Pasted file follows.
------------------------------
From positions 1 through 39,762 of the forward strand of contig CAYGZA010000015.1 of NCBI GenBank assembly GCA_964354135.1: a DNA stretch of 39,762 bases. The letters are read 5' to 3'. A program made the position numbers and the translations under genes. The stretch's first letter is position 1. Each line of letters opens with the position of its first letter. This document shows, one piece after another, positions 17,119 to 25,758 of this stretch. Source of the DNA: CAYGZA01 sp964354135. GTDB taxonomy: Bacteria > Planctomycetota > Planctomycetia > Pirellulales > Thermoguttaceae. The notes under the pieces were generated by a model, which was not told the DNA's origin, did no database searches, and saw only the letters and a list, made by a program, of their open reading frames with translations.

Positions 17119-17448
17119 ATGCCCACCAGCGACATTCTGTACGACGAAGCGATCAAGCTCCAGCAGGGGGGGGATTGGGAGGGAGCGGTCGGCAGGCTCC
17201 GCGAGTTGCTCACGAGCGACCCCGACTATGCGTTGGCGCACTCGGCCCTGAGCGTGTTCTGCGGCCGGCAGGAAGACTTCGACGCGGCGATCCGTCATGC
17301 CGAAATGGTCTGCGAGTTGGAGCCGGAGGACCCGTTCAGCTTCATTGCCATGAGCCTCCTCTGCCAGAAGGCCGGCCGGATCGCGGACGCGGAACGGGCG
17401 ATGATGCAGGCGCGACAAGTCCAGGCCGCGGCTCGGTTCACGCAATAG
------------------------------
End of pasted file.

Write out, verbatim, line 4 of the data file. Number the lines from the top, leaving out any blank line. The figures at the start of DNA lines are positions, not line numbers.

17201 GCGAGTTGCTCACGAGCGACCCCGACTATGCGTTGGCGCACTCGGCCCTGAGCGTGTTCTGCGGCCGGCAGGAAGACTTCGACGCGGCGATCCGTCATGC